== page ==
Created by Howell Ivy of Exidy Inc. in 1978, the Sorcerer
was in many ways a computer a little too ahead of its
time. Featuring a 2MHz Zilog Z80, high resolution 512 x
240 monochrome graphics (64 x 30 text), RS-232 serial and
parallel ports, full 63 key keyboard (plus number pad), a
cartridge slot, and up to 48K of RAM (although the original
model only supported 32K), the Sorcerer (on paper at
least) seemed to have all makings of a highly advanced computer
for a relatively competitive price ($895 at launch).
Unfortunately the Sorcerer quickly fizzled and was gone from the
US market a scant 2 and a half years after its initial
One of the more notable features of the Sorcerer was its cartridge slot. Although the Sorcerer was not the first computer to have a cartridge slot (that honor belongs to the VideoBrain), it did have something all other computers lacked. 8-Track Tapes! Well not really, but Exidy Sorcerer cartridges (called Pacs) did use the same case molds as the then popular 8-Track music format. The reason for this was simple, money. 8-Track molds were readily available and once modified, fit a circuit board quite nicely. Their large size also allowed Exidy to put instructions and keyboard shortcuts on the label itself. Although Exidy only produced three cartridges, they were a huge selling point at a time when most software was loaded from slow and unreliable tapes. Cartridge based software loaded instantly and were sturdy and reliable. Exidy’s cartridge offerings included a Word Processor Pac (a repacked version of Spellbinder, a popular word processor for CP/M based systems), Standard BASIC Pac (an 8K version of Microsoft BASIC), and the Development Pac which was a Z-80 based assembly language development system. Exidy also offered a EPROM Pac which was a blank EPROM cartridge that users could program with their own programs (assuming they had a way to program EPROMs). A Game Pac was also shown in early advertisements but was never released.Interestingly, despite its quick exit from the market, Exidy produced several high quality peripherals for the Sorcerer. Not only was there an S-100 expansion box (providing six S-100 card slots), but also a combination 12” monitor and dual disk drive attachment known as the DisplayDisk. Unfortunately as the Sorcerer itself didn’t sell in high numbers, these peripherals are extremely rare and are highly prized by collectors. With the expansion box and a disk drive (8” or 5.25”) one could explore the world of CP/M on the Sorcerer, the standard DOS of the time. CP/M offered hundreds of productivity programs, utilities, and even text adventures. With a fully loaded Sorcerer one had a mighty computer system indeed.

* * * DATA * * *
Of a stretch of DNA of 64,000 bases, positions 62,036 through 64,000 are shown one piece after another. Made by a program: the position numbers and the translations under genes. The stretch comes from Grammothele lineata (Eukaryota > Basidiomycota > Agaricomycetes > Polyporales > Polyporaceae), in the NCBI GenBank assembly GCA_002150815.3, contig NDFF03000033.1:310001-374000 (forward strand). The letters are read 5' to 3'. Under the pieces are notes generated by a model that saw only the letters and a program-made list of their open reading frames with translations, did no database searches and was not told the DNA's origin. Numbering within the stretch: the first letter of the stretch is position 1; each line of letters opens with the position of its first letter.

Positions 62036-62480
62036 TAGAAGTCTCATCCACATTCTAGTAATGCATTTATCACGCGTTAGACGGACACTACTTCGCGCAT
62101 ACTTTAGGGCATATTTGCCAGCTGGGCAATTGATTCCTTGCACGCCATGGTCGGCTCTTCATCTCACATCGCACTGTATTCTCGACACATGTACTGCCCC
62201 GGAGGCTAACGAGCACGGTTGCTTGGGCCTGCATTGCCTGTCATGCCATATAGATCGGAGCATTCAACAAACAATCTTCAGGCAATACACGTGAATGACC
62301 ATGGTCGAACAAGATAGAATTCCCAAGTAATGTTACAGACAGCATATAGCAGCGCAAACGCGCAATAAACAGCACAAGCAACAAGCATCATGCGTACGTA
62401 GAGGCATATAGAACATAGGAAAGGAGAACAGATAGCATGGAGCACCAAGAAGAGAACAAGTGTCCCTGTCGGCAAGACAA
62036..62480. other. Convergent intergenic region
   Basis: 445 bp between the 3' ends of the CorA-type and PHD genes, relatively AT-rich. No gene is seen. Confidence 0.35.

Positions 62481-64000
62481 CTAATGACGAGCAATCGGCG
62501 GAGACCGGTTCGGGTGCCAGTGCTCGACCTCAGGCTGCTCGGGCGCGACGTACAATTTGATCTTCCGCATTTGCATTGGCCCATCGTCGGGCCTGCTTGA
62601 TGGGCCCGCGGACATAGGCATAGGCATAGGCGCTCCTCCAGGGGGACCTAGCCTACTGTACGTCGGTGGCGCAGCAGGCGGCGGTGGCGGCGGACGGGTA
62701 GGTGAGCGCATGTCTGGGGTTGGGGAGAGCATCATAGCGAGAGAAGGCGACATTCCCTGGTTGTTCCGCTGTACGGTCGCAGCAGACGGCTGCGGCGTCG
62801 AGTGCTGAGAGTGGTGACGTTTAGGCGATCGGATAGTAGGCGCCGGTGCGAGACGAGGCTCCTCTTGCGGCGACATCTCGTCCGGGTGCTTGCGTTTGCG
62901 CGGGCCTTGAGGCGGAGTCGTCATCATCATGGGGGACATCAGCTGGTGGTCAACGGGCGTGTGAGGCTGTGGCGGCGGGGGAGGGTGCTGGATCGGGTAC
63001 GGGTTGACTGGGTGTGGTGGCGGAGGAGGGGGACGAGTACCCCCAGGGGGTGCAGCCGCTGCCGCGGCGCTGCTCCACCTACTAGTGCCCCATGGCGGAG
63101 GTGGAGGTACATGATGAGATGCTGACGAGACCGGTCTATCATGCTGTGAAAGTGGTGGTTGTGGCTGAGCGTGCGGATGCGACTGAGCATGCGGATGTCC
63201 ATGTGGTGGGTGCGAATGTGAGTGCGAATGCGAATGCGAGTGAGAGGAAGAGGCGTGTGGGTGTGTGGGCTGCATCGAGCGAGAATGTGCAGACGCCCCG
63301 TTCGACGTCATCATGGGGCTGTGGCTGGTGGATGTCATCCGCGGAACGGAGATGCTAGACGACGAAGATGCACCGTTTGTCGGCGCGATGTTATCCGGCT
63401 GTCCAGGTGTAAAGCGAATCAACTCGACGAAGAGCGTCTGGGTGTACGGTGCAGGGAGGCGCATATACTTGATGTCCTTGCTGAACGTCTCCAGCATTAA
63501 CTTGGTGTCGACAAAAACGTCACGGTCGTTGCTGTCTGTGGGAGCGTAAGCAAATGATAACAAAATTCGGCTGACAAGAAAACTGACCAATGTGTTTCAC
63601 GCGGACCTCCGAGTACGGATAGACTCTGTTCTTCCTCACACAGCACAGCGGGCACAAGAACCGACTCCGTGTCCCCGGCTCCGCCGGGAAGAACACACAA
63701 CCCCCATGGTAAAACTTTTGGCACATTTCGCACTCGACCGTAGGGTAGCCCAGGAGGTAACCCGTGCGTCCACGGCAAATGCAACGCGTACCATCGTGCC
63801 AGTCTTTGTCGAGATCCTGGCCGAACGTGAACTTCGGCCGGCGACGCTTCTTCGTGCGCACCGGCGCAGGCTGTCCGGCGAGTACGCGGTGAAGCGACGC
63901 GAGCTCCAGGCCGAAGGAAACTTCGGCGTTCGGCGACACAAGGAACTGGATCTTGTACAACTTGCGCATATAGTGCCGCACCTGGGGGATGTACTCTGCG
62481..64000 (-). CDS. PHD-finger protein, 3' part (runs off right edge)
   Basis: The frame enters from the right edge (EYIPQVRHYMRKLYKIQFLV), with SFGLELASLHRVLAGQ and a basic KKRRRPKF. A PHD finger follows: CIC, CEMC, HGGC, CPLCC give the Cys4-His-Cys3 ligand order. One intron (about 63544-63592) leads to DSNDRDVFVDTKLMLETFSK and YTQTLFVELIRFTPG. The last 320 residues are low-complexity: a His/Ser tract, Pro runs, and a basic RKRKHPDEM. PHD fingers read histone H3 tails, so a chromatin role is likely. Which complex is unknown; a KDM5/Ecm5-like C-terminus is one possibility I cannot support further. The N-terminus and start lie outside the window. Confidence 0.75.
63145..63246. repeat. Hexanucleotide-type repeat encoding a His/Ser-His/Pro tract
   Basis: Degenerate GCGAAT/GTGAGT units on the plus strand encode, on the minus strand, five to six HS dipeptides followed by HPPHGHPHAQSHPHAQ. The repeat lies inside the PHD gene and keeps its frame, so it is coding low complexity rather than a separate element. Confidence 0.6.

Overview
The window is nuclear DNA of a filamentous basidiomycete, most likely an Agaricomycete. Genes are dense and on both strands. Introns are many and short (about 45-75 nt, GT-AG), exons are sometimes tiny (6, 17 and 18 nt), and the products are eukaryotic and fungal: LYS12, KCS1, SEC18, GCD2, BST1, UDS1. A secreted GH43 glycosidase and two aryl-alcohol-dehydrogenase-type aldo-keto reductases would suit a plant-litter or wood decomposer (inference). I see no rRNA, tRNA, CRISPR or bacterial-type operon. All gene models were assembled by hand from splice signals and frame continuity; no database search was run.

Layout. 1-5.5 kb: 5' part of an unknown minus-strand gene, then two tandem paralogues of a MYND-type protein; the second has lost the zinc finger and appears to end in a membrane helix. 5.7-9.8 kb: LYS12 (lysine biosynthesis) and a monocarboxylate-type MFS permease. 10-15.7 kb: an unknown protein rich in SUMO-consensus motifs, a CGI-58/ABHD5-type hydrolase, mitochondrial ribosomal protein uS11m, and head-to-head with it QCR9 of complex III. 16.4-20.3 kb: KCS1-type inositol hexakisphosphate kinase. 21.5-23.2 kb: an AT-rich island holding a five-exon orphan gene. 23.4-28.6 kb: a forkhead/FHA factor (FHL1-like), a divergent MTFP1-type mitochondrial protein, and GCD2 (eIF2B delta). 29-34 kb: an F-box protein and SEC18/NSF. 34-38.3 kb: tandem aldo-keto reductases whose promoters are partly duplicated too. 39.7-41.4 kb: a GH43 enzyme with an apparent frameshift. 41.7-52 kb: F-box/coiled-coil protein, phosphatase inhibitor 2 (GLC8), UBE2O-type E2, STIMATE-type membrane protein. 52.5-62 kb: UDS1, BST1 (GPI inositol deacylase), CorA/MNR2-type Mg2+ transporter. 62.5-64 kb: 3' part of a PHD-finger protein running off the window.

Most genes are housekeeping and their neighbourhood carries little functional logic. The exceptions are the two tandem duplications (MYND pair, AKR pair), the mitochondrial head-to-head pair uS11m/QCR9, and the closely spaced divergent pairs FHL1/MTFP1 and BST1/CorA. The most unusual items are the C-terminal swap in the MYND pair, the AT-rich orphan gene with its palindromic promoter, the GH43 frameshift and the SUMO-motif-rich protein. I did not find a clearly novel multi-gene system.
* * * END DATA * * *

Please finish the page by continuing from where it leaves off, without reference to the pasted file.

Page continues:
There were several reasons for the Sorcerer’s quick demise. The main one being that Exidy was first and foremost an arcade machine manufacturer, they simply didn’t have the marketing expertise or network to sell a home computer to the masses. The result was that outside of a few magazine ads and a presence at some computer shows, the Sorcerer was relatively unknown outside of major cities. Compare this to the TRS-80 (a similarly specced Z80 based computer) which was being sold in each of Radio Shack’s 3,000 stores across the country. Exidy also had problems with hardware bugs in the first version of the Sorcerer resulting in important features like the RS-232 port not working properly. While these bugs were fixed in the Sorcerer II (a revision of the original Sorcerer), at that point it was too little too late. The Sorcerer also required that the user purchase an expensive composite monitor as the system did not offer RF out for use on TVs. This is most likely due to the fact that the high resolution 64 column graphics would not display properly on a standard TV.
After Exidy decided to get out of the computer business they sold their remaining US operations to a Texas based company called Dynasty Computers who sold a rebadged and slightly updated version of the Sorcerer II called the Smart ALEC. Unfortunately for Dynasty Computers, the Smart-ALEC had even less success as the original Sorcerer and quickly disappeared from the market. CompuData (later Tulip Computers) handled sales in Europe where they partnered with the Dutch broadcasting company TELEAC to sell the Sorcerer after TELEAC’s original deal to create and market their own new computer failed. While the Sorcerer had much better success in Europe than in the US, it was in Australia where it really shined. Sold by Dick Smith Electronics, the Australian version of the Sorcerer was extremely popular with hobbyists who could afford its expensive price tag (approx. $3,000 AUD). In fact, the Sorcerer Computer Users group of Australia (SCUA) continued to support the Sorcerer long after Exidy had exited the business.